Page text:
Disheartened, we had to push our bikes back up the scree slope. Kristian’s assertion that this would be easier than the descent, “because we’ve got our weight behind the bikes”, was false.

At the top, just for good measure, my chain fell off.

Such shenanigans are all part of the fun though, and I really mean that (although I did have to give Kristian the disclaimer “sorry if I moan, I am still always enjoying it”). The occasional failed and frustrated attempt to find a campsite is more than offset by the Anne and Vics of this world. Where those experiences are remembered, the frustrations are quickly forgotten and give way to their own relative successes.

For example: we ended up sleeping in an RV park in Sunshine Valley where we paid $10 between us for flat, soft grass to sleep on, access to a laundromat, showers, and, perhaps the best sentence ever, “free hot tubs“.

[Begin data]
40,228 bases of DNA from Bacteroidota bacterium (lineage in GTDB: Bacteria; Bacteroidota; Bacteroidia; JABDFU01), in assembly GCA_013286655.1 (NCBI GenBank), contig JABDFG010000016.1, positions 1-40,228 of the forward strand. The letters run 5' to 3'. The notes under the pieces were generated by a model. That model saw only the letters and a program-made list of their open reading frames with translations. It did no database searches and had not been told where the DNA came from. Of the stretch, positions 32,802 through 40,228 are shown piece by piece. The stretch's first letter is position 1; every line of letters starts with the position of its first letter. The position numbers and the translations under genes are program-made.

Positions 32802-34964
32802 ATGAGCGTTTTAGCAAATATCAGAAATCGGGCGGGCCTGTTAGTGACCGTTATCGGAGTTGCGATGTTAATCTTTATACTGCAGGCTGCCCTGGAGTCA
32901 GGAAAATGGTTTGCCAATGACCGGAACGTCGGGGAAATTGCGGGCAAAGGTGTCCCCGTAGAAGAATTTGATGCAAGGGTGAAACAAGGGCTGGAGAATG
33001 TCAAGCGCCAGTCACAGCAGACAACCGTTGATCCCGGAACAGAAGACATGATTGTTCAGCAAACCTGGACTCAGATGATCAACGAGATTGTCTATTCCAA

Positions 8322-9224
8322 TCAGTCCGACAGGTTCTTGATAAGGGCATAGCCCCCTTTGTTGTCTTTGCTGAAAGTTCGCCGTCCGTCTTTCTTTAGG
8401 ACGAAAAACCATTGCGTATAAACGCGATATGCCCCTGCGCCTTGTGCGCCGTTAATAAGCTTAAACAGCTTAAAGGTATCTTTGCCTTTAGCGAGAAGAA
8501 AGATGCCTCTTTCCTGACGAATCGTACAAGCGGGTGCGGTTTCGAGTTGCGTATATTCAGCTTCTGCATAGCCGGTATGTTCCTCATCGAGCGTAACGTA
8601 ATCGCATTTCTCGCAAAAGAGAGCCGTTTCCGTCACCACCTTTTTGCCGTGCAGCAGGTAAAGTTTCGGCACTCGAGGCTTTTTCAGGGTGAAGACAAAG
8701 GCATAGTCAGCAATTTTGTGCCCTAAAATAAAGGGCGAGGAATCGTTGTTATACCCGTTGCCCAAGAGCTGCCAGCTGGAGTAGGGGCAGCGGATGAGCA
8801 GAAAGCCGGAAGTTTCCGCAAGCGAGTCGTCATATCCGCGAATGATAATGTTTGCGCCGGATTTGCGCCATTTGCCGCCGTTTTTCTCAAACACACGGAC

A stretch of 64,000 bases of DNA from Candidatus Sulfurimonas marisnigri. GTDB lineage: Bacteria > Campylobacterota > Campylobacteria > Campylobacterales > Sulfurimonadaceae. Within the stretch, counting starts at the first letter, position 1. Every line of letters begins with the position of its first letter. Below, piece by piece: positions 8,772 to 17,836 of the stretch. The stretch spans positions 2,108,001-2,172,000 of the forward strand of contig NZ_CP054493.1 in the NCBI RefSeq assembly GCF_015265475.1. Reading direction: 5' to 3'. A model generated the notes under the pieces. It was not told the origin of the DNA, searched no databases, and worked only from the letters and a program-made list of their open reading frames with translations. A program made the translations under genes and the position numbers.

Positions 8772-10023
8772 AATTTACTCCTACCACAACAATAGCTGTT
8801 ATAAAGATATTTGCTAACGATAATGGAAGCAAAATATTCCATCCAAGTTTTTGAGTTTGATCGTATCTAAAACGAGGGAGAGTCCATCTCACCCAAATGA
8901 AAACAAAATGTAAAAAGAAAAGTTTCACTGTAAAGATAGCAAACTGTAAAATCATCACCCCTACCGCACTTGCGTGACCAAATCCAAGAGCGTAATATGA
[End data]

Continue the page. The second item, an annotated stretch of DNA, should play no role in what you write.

Glorious.

#5 sunburn, routine, slapstick

We are in Summerland, BC, 266 miles out of Vancouver. Today is our 6th day on the bikes.

Day 4 was the first day where the rhythm felt established, and things felt smooth and rehearsed. A routine is evolving out of disparate tasks.

It was the first day the weather permitted riding topless too, which I think is essential for ‘proper’ bike touring. Both of us are now sunburned to shit, another essential rite of passage.

You start to learn the signals specific to the region you’re riding through. A sign warning vehicles over 27000kg that they need tire chains in winter means a long uphill is coming; a sign telling the same drivers to check their brakes means the opposite.

You lock into the rhythm and sensation of climbing, and begin to stop resenting the fact that each down brings an inevitable up later on. This shift in mindset makes valleys and mountain passes beautiful rather than brutal.